Full confession: I heartily enjoyed Marvel’s Captain America: Civil War. The characters were well defined with strong motivations on all sides, and we got several fun and exciting fight scenes. The Accords were the catalyst, and a fascinating one. At the same time, the moral and ethical dilemmas created by the characters’ actions and, the ramifications they faced, were well thought out and balanced. These, in turn, generated compelling questions for the audience to ponder.
Chief of which, for me, is the character and actions of Helmut Zemo. I have seen a lot of reactions to what he did and how exactly he was able to do it. But, I haven’t seen as many people talking about Helmut Zemo as a villain. Specifically, how, like many of the Marvel Cinematic Universe’s (MCU) villains, his emotional ties and connections drive his character and choices. To better understand him, it may be worth beginning by taking a look at the comparable villains in the cinematic MCU.
Darren Cross (Antman, 2015)
Darren Cross was the film’s major antagonist and, later, it’s villain due to the way he treated Hank Pym, Hope Pym, Scott Lang, and his Wombats. However, there is an almost Shakespearean tragedy to his character. He ultimately gained what he wanted (the successful creation of the Yellowjacket suit) and seemingly surpassed his former mentor Hank Pym, but it destroyed him.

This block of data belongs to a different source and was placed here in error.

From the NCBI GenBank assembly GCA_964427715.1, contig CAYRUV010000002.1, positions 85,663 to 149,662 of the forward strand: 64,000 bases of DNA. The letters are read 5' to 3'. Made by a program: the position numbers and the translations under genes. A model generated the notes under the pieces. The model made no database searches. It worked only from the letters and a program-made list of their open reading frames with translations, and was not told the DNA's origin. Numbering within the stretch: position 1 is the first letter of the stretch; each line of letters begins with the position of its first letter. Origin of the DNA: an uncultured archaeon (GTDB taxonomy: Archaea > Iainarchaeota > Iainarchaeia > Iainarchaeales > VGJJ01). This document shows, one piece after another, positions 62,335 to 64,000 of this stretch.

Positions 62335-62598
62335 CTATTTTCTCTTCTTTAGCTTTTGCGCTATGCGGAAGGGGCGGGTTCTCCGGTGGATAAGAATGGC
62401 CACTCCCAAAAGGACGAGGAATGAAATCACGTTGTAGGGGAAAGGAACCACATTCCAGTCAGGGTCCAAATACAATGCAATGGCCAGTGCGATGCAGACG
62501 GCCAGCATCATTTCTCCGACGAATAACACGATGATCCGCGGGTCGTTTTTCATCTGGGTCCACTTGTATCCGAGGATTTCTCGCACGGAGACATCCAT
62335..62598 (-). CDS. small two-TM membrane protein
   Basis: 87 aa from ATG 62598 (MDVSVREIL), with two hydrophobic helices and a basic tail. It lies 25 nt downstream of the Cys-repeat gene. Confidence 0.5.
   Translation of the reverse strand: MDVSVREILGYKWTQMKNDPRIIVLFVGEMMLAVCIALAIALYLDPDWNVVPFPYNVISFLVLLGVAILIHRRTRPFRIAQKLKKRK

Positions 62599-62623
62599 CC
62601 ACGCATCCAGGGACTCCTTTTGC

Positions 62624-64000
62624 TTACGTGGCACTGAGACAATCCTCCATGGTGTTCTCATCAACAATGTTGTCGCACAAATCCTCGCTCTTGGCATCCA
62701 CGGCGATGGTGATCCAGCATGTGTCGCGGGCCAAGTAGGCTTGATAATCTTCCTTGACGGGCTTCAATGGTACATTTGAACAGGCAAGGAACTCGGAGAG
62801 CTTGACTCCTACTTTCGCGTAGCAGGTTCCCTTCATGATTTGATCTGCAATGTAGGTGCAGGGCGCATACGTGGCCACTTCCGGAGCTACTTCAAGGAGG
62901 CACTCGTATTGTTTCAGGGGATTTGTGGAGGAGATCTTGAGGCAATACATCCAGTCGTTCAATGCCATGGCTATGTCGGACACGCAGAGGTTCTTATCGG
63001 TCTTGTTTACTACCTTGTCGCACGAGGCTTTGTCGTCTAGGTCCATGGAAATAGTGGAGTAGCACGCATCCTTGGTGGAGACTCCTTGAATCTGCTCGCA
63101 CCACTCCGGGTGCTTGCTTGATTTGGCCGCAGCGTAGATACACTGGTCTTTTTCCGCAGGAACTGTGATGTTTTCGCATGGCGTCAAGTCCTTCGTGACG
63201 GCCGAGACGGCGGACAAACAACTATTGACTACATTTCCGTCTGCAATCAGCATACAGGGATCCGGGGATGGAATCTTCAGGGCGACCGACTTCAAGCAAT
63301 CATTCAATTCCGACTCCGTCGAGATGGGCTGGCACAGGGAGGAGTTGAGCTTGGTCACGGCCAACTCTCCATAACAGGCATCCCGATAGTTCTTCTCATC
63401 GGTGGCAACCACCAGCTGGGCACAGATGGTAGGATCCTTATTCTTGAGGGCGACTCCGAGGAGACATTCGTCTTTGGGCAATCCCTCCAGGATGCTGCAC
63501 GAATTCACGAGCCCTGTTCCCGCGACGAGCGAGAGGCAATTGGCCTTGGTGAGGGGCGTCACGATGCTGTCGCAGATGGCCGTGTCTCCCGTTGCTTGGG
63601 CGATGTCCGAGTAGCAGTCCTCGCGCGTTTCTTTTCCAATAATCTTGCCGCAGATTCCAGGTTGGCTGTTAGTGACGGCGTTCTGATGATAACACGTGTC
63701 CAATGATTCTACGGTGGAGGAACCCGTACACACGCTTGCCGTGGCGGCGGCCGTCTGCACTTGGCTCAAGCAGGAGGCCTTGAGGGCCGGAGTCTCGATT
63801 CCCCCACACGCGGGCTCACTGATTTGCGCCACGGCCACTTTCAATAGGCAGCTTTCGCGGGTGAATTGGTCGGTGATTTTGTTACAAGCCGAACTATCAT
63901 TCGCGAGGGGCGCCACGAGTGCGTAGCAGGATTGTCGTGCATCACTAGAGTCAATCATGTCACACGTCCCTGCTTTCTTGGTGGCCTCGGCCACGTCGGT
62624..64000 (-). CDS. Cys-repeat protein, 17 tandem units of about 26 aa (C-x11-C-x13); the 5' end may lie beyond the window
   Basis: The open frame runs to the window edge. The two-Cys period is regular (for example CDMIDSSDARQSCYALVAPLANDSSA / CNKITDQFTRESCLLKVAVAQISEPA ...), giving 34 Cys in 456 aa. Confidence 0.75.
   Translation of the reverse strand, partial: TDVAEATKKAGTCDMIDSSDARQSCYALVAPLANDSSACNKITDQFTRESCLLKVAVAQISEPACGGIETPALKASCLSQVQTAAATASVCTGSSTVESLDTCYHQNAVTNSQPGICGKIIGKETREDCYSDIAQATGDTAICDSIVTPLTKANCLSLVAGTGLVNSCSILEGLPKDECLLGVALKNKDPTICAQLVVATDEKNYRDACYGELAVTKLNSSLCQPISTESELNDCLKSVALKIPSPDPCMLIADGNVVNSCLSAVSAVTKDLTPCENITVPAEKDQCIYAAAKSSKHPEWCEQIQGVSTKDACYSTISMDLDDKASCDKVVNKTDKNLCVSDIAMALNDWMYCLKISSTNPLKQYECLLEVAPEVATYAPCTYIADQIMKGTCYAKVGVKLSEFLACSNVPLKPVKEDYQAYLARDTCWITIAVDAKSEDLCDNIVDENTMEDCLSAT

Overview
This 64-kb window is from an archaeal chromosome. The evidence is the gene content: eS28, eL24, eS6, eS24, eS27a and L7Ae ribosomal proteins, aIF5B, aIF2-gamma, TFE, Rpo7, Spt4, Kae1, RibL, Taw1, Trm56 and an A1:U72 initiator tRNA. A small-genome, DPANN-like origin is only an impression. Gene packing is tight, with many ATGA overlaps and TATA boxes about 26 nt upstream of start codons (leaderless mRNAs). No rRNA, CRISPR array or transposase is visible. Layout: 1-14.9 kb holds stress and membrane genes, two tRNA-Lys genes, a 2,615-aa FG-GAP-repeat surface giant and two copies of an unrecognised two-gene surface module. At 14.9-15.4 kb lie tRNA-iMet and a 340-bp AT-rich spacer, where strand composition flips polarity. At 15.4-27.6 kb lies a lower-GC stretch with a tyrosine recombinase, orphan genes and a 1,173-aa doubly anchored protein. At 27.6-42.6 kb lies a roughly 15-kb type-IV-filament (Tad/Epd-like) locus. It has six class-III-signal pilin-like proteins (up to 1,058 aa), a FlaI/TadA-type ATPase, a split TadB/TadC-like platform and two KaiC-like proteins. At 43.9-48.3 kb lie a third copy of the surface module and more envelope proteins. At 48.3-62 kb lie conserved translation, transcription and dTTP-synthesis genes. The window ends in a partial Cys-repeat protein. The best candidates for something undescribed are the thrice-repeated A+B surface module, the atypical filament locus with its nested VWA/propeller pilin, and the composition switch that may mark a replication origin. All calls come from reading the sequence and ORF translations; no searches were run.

Hank Pym understood that the formula for the the Ant-Man suit could drive it’s users insane, which is why he refused to wear it. Well, that as well as his age and the fact that his wife was shrunk down and seemingly lost in the Quantum Realm and his age. Darren Cross had no such qualms about the suit and, unfortunately, did go insane. What’s worse is that he didn’t even realize it. The things he did—from his unending ambition, to murder, to his dealing with Hydra—he did without showing any recognition of why they might be wrong. Nor did he seem to understand the possible ramifications. In the end, there was no possibility for redemption. He died without being saved or even getting a chance to be to be saved.
Ivan Vanko/Whiplash (Iron Man 2, 2010)
Many of Mickey Rourke’s characters’ scenes were cut, making him more of a one dimensional character rather than a fully fleshed, nuanced one. We know he is fueled by hatred and need for revenge (a common theme among Iron Man’s MCU antagonists) against not only Tony Stark but also his father Howard Stark.
The focus solely on his murderous rampage and lack of further character contextual scenes did not serve Vanko as a character. Perhaps if we had been shown more of his background and struggles to round out his character, there may have been more sympathy or understanding. We can only hope that one day Marvel will release the footage that didn’t make the final cut. Nevertheless, Vanko did have legitimate reasons to be angry with the Starks and Iron-Man as a separate entity.Howard Stark built an empire on a foundation that was not solely his own that only benefitted the Stark family while Vanko and his father lived and died in poverty. While Vanko did not achieve all of his goals, his anger and hatred propelled them forward.